Saddam Hussein for all his many faults was never a follower of Wahabiism. Nor was he an Islamist. Hussein was an old-fashioned, garden variety, secular dictator. He was vicious in his use and abuse of power. This is a man who executed his own sons-in-law - nobody was truly safe around him. But he was also a secularist who was not willing to die for his cause. He wasn't looking for 72 virgins in heaven, just a good glass of Chardonay here on earth (that's important because Islam forbids the use of any alcohol - something even moderate Muslims observe - and it means Hussein was really not all that into religion, let alone religious fanaticism).
I can't say Hussein wasn't an enemy. Only that he wasn't the most dangerous enemy we had. With limited resources and fanatics really dedicated to destroying us, he's not the one I'd have picked to launch a major war against. We've squandered our precious resources and the even more precious lives of Americans, both the military and civilian contractors, to defeat the least of our threats in an increasingly dangerous world.
So, who should we have actually gone after?
Need you ask. Osama bin Laden would have made a nice start. If we had used even half the resources we squandered in Iraq to mount a serious campaign in Afghanistan and Pakistan, we would have him in custody now, rather than the rather worthless (to us) Saddam Hussein.
But the truth is, to really stop the threat of radical Islam you have to go to the heart and soul of Wahabiism. And that's Saudi Arabia.
It's not an accident that most of the terrorists, thus far, are Saudi citizens, including bin Laden. The Saudis also are the major fundraisers for the Islamist revolution through their money laundering to suspect charities. And it's mainly fiery Saudi clerics in worldwide madrassas who fuel the ideology and rhetoric of this incendiary brew of Islam.
It's very important to mention that not all Muslims are part of the Wahabbi sect. But most right now are intimidated by it.
Invading Iraq as a reaction to Wahabbi terrorists is a lot like attacking New Jersey rather than Russia or China, during the Cold War, to fight communists. It's the wrong target and the wrong place.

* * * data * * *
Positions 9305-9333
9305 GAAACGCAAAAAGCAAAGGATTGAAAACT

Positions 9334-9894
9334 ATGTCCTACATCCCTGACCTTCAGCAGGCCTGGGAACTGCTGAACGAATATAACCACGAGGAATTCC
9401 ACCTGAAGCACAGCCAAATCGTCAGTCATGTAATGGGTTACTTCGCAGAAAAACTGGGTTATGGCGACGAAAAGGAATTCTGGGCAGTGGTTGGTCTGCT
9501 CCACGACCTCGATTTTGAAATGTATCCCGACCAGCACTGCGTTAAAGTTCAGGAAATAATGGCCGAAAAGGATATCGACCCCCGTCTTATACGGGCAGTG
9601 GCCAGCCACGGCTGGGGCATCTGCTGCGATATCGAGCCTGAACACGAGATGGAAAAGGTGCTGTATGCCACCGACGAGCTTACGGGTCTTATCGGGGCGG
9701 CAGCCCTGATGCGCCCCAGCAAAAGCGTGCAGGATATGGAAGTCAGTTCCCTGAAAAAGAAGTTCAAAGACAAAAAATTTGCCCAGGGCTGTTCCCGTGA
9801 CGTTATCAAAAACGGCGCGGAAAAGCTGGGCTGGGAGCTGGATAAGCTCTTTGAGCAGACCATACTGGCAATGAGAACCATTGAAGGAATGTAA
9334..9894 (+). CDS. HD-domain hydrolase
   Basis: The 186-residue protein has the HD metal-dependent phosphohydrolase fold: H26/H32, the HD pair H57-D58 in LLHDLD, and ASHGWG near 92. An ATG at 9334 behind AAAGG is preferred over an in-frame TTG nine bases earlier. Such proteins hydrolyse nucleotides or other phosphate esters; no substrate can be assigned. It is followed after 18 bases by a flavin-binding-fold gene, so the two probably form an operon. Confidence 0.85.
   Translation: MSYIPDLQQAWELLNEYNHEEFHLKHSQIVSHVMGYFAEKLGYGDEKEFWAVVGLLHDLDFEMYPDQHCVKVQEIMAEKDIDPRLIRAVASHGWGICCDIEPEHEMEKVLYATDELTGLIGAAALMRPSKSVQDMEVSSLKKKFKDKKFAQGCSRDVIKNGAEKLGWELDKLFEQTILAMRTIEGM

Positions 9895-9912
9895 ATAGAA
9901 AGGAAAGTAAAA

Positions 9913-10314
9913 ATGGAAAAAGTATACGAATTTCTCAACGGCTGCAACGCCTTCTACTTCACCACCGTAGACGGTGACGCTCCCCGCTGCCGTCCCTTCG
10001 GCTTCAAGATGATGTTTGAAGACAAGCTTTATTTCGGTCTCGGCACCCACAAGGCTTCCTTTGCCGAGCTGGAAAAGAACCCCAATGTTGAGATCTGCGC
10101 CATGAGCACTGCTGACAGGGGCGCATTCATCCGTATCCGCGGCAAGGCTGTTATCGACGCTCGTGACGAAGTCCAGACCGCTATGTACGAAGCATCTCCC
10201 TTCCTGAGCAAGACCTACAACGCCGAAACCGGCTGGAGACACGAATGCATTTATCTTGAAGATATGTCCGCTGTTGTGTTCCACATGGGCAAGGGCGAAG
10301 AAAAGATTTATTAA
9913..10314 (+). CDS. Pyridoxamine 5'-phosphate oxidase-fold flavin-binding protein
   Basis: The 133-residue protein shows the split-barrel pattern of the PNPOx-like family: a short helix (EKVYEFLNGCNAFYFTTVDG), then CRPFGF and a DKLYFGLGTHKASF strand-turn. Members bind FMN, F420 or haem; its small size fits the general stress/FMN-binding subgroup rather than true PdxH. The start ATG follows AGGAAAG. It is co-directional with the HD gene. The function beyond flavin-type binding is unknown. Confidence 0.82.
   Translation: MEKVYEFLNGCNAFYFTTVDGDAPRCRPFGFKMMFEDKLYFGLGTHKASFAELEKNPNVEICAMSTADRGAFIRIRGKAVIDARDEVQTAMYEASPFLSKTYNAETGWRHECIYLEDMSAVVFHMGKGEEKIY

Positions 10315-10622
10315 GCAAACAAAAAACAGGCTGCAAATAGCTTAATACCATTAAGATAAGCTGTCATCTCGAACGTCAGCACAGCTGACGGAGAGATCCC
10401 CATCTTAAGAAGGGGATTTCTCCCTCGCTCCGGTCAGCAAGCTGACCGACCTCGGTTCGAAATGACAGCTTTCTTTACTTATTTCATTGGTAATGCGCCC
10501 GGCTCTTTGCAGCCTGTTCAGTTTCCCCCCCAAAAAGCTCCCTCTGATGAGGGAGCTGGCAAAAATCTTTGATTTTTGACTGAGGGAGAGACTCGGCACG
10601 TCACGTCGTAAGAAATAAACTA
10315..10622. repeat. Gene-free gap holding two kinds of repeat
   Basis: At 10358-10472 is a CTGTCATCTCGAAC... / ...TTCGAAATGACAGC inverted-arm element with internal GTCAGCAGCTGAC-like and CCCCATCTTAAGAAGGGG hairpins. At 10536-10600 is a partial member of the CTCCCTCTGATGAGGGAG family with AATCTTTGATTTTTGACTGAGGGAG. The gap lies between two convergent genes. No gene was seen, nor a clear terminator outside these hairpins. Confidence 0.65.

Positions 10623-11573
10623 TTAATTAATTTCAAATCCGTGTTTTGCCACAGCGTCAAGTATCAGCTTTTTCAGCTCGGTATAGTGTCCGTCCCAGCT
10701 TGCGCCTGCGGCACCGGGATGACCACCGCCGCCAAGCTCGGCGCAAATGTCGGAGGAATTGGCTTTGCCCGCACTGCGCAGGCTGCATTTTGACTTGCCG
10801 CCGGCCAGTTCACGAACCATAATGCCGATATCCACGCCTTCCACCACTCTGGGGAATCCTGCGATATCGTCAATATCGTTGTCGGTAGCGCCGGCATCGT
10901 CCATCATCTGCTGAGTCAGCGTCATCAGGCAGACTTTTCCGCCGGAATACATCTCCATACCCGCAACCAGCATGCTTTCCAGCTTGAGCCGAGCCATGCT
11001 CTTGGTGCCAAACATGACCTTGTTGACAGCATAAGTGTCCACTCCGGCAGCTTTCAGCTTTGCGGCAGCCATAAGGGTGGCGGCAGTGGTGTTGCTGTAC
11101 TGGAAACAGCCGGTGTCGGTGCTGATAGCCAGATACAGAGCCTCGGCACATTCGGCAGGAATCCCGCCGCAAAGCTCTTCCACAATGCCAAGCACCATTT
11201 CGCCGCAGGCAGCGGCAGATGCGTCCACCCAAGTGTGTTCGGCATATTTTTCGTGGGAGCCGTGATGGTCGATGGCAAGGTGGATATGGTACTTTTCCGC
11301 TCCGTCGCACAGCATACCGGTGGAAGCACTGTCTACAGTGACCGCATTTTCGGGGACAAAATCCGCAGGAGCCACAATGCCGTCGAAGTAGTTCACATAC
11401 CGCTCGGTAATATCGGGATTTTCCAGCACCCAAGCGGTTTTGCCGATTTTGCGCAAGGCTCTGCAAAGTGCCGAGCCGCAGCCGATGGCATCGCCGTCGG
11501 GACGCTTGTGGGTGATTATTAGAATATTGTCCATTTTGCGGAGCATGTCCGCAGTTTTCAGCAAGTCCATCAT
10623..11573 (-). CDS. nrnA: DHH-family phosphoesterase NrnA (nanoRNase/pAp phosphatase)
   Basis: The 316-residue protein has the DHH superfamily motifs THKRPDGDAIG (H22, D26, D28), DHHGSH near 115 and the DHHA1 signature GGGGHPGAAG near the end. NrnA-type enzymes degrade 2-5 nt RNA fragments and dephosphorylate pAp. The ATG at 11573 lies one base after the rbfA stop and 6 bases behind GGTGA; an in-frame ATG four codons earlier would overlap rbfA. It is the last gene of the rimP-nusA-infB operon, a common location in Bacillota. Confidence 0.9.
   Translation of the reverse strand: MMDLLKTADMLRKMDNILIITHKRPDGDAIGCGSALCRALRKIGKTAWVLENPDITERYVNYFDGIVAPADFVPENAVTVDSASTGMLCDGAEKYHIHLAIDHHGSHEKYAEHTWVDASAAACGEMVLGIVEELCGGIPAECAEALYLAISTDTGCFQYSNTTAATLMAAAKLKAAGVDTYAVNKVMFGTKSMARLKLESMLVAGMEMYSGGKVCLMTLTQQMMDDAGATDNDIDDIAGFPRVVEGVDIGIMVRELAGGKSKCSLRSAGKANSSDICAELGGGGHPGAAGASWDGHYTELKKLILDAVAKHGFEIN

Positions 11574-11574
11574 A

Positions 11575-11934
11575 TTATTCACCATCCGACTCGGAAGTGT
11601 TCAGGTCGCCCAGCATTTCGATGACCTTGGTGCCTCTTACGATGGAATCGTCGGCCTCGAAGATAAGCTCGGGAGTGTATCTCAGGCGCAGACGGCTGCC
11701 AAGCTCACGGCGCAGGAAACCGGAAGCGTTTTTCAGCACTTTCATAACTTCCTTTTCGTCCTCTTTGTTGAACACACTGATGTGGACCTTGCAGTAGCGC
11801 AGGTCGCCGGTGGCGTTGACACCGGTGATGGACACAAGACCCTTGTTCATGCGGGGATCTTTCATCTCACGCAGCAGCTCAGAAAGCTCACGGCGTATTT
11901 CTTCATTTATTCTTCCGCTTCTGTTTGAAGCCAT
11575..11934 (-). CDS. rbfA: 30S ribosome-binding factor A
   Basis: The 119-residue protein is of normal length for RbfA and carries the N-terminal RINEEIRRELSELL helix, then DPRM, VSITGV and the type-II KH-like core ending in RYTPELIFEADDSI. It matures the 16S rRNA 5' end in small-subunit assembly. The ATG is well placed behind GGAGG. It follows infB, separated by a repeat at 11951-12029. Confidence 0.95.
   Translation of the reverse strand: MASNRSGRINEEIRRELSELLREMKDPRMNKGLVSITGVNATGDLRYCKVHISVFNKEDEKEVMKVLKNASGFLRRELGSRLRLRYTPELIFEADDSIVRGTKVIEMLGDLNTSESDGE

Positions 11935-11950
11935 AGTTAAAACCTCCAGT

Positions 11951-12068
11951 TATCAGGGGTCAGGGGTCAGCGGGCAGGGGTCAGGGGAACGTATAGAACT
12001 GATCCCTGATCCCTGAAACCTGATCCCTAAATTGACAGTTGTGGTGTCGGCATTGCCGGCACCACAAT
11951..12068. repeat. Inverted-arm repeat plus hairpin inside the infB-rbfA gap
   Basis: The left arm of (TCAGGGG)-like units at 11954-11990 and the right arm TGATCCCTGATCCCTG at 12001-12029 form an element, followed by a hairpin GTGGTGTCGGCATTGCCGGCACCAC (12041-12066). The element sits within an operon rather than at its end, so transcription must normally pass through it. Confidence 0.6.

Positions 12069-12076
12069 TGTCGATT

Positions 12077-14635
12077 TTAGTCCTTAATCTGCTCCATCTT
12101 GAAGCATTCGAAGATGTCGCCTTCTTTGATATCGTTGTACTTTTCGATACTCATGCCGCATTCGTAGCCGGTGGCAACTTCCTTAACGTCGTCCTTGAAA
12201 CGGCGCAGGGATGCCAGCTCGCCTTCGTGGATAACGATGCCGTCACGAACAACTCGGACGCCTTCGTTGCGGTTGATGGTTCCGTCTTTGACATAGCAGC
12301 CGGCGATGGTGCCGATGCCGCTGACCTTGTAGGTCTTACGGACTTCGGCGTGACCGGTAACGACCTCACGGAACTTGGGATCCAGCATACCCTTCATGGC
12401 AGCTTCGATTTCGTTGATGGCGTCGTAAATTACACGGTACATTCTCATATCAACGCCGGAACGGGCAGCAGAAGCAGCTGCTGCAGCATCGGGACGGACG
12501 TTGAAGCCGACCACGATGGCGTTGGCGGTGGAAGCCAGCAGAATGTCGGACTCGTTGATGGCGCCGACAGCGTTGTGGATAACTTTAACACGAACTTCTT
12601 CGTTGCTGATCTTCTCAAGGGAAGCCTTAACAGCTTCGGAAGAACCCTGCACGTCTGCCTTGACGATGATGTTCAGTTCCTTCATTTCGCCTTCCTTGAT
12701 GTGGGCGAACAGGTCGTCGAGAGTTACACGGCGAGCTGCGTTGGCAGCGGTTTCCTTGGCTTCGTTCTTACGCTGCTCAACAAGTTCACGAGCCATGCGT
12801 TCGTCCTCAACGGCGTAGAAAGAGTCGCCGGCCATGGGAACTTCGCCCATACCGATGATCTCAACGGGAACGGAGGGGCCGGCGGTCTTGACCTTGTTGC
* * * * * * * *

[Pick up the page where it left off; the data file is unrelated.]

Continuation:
The one person who knew this and tried to warn us was former Senator Bob Graham (D-Florida) when he was chairman of the Senate Intelligence Committee. At that time, much of the material which implicated the Saudis in al-Qeda was classified. So, Sen. Graham did not name the names. But he was extemely upset at the way the Bush Administration was conducting the war on terrorism, which is a misnomer. As somebody pointed out, terror is the means of the enemy, not the enemy itself. What we're really engaged in is a war on radical Wahabbi Islamists terrorists.
When it looked like Graham would not make it through the Democratic primaries, he dropped out and the Democrats dropped the ball on the most important criticism of the Bush White House. Which was that they had badly bungled the War on Islamist Terrorists. Nobody else truly picked up on it and challenged Bush.
The war in Iraq did not make us safe from terrorists and it never will for simple reason that Iraq had nothing to do with terrorism, except for the terror that Hussein wreaked on his own countrymen.
If you want to strike at the heart of terrorism, you must strike at the heart of Wahabbiism, and that's in Saudi Arabia. And also in Pakistan, which still harbors and coddles radical Islamists while failing to protect its own women citizens.
But these folks are also still Bush's allies and friends.